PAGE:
Shortly before school started, we made our kids give their rooms a thorough cleaning, including culling any toys and books they no longer want. One of the books I picked out of their discards was Stuart Little, by E.B. White, which I had never read before. It was sadly disappointing compared to Charlotte's Web, which actually has a real plot and resolution, so it will go back in the pile of stuff to donate.

I also have a couple issues of Smithsonian to catch up on when I need breaks from the gaming books, as well as a few of Elizabeth Peters' Amelia Peabody mysteries, which I found in a library book sale.


Most of the way through "The dark side o the Earth", a collection of short stories by Alfred Bester. Enjoyable.

The Exchange

Finished listening to "The Emperor's Blades" (The Unhewn Throne #1 by Brian Stavely), which was decent. I actually wanted to start on Sevenevs by Neal Stephenson next, but ran into an amusing problem. At almost 40 hours long, the audio files is too large for my admittadly limited smartphone storage. I'm aiming to buy a micro-SSD for the purpose, but it might take me some time to get around to it.

The Emperor's Blades thoughts:

This may very well be the most aggressively mediocre book I've ever read. There really is nothing terribly wrong with it - it tells an interesting enough story in a world that has just enough of a twist to not be completely derivative. The characters are nothing special, but sympathetic and and never boring (except for the female P.O.V - more on that later). The writing is perfectly acceptable, if a bit on the workmanlike end of things, but it never achieved much beyond conveying clearly what was happening. The pacing was every slightly off. I could call all the twists a page before the characters figured them out, which is honestly perfect - it means the are possible to deduce but not obvious. By the end, I wanted to know what happens next.

my only major-ish quibble is with the the princess character. She had maybe 5% of the page count so expecting serious depth from her chapters is maybe unfair. But given that all she does is fail at politics, get the hots for a friendly gentleman and solve a clunky and obvious plot , I feel that all her chapters were needless in this book. Assuming she has a greater role to play later, she should have just been introduced in the sequel when she has something substantial to contribute to the narrative.

Also, people in this world need to stop being surprised that legal systems that can be exploited by magic are exploited by magic.

So I did enjoy the book, and it certainly helped alleviate the boredom during a week of night duty, but by the end a certain hollowness took over me. I found myself wondering what exactly is the point of reading something so unremarkable. I almost wished it had been less competent so that I would have more faults to hang on to. This was just... ok. I wonder if I'm getting old.

Grand Lodge

I just finished The Long Way To A Small, Angry Planet, which is a great book for Starfinder inspiration.


Listless jumping from book intro to book intro until I settled down for a The Weird of the White Wolf re-read.

After that, started Tariq Ali's new bio of Lenin.

Two Facebook friends publicly wondered why Ali wasted a chapter on Lenin's lovelife. Mr. Comrade said it was the best chapter in the book. We'll see.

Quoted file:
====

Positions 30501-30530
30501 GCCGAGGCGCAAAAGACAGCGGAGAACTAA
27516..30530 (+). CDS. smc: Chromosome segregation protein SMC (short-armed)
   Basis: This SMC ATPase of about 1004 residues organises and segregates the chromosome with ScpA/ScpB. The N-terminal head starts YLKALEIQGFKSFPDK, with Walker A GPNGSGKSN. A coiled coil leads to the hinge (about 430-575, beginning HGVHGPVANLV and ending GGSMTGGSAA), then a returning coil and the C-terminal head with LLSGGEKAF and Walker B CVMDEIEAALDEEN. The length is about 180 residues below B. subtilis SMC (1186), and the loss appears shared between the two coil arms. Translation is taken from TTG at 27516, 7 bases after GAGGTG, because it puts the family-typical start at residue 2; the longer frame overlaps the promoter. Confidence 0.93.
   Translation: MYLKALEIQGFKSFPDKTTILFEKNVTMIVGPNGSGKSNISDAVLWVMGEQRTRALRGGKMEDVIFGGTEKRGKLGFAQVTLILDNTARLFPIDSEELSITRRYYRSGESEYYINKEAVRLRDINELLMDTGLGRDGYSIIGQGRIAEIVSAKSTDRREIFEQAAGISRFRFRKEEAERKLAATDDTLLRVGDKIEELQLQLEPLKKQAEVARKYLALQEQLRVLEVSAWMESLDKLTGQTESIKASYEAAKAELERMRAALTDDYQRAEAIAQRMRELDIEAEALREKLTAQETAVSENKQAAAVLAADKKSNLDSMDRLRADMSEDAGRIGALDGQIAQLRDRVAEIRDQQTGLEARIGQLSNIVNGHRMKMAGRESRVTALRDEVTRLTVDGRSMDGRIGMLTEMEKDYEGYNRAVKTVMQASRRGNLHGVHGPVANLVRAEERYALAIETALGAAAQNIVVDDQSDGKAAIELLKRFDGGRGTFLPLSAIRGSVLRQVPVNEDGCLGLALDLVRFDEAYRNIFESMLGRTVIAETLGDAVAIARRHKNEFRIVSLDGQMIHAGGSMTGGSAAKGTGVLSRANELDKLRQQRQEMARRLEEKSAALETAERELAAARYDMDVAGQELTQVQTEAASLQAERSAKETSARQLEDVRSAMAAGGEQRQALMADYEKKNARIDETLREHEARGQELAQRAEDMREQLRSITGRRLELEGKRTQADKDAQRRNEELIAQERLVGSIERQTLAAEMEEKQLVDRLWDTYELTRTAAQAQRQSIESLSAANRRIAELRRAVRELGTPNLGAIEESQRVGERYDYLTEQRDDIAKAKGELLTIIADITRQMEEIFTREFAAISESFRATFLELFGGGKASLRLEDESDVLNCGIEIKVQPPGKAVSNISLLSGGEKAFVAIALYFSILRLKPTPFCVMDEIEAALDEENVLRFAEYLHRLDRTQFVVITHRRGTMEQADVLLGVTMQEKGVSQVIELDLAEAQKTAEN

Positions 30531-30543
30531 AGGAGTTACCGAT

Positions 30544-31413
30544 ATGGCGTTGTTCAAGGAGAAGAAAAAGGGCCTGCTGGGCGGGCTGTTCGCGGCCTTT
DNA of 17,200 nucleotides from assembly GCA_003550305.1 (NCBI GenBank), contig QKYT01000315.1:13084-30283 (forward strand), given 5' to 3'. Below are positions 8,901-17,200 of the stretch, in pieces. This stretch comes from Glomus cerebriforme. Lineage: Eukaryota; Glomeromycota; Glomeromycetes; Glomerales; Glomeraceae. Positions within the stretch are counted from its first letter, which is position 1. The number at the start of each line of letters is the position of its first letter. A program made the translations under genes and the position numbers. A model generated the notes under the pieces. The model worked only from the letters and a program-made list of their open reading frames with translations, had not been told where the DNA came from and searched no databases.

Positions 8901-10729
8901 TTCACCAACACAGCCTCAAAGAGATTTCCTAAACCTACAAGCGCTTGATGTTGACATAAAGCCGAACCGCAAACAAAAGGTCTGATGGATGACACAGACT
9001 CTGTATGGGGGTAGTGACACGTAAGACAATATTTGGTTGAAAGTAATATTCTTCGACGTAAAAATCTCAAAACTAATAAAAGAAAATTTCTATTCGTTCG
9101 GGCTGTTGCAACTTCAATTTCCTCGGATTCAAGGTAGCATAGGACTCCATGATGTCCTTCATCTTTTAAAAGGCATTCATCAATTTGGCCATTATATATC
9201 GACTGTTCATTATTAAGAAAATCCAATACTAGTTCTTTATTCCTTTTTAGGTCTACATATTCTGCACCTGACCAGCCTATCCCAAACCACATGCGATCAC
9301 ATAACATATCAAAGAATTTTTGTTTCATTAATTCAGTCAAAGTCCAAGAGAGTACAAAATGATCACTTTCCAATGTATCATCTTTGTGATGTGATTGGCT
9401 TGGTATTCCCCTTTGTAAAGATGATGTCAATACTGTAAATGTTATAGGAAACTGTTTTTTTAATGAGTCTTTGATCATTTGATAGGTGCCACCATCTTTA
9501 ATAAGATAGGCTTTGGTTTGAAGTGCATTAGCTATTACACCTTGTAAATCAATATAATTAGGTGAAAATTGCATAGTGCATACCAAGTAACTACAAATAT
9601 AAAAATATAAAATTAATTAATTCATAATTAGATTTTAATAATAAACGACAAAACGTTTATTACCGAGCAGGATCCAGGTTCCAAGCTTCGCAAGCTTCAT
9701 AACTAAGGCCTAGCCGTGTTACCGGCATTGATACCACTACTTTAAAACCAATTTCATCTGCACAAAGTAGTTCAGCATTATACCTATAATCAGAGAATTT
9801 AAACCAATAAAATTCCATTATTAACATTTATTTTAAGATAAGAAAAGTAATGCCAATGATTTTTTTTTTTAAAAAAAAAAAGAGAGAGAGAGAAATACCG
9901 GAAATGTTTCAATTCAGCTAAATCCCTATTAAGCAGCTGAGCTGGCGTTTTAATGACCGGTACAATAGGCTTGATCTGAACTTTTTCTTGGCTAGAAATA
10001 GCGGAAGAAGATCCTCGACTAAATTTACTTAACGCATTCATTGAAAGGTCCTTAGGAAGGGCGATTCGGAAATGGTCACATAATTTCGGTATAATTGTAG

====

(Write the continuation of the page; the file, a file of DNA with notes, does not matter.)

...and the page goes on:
Just barely started Inferno, a SW novel by Christie Golden. Bought entirely on the strength of her Ravenloft novels.


'Unfinished Tales' by JRR Tolkein.

The Exchange

Starting "The Underground Railroad," by Colson Whitehead, and "Princes of the Apocalypse," which is D&D 5e's Ferun update to the Temple of Elemental Evil.


Tim Emrick wrote:
I also have a couple issues of Smithsonian to catch up on when I need breaks from the gaming books, as well as a few of Elizabeth Peters' Amelia Peabody mysteries, which I found in a library book sale.

I've started The Crocodile on the Sandbank, which is the very first Amelia Peabody novel. I've read a handful of other books in the series, but not in any kind of order, so it's good to finally see how it all started!


I just began The Gathering Storm, the first of the final trilogy of The Wheel of Time books. I had forgotten how engrossing the writing could be (even with Brandon Sanderson completing the writing; in fact, he may have improved it). Although finishing the story will certainly take a while, I'm looking forward to it.


Another biography of Stalin, this time by Edvard Radzinsky, which isn't very good.

The Exchange

I finished The Underground Railroad. I really liked it. It reminded me of Orwell a bit - lots of allusion and allegory (well, I'm not sure allegory is quite the word for it, but close enough).


I'm reading "The Song of Achilles," and Brandon Sanderson's "Steelheart." I really like them both.

"The Song of Achilles" is art.


Bring Warm Clothes - a collection of letters and photographs from Minnesota history.

Making Minnesota - a history of Minnesota

The Latehomecomer - the story of a Hmong family immigrating to Minnesota

A Good Time for the Truth - a history of race in Minnesota

First and third were assigned by the class, added the other two for more context. Technically I should be reading other assigned textbooks, but I'm doing just fine in my psychology and oceanography class without reading.


"The Gospel according to the Peanuts".
Pretty dull and preachy and the only interesting thing about it was the actual Peanuts comics sprinkled throughout. Maybe Schultz was just very subtle about things but I felt the author here was really stretching the content of the comic to make his point work. That point being how the whole series is basically just Christianity in a nutshell.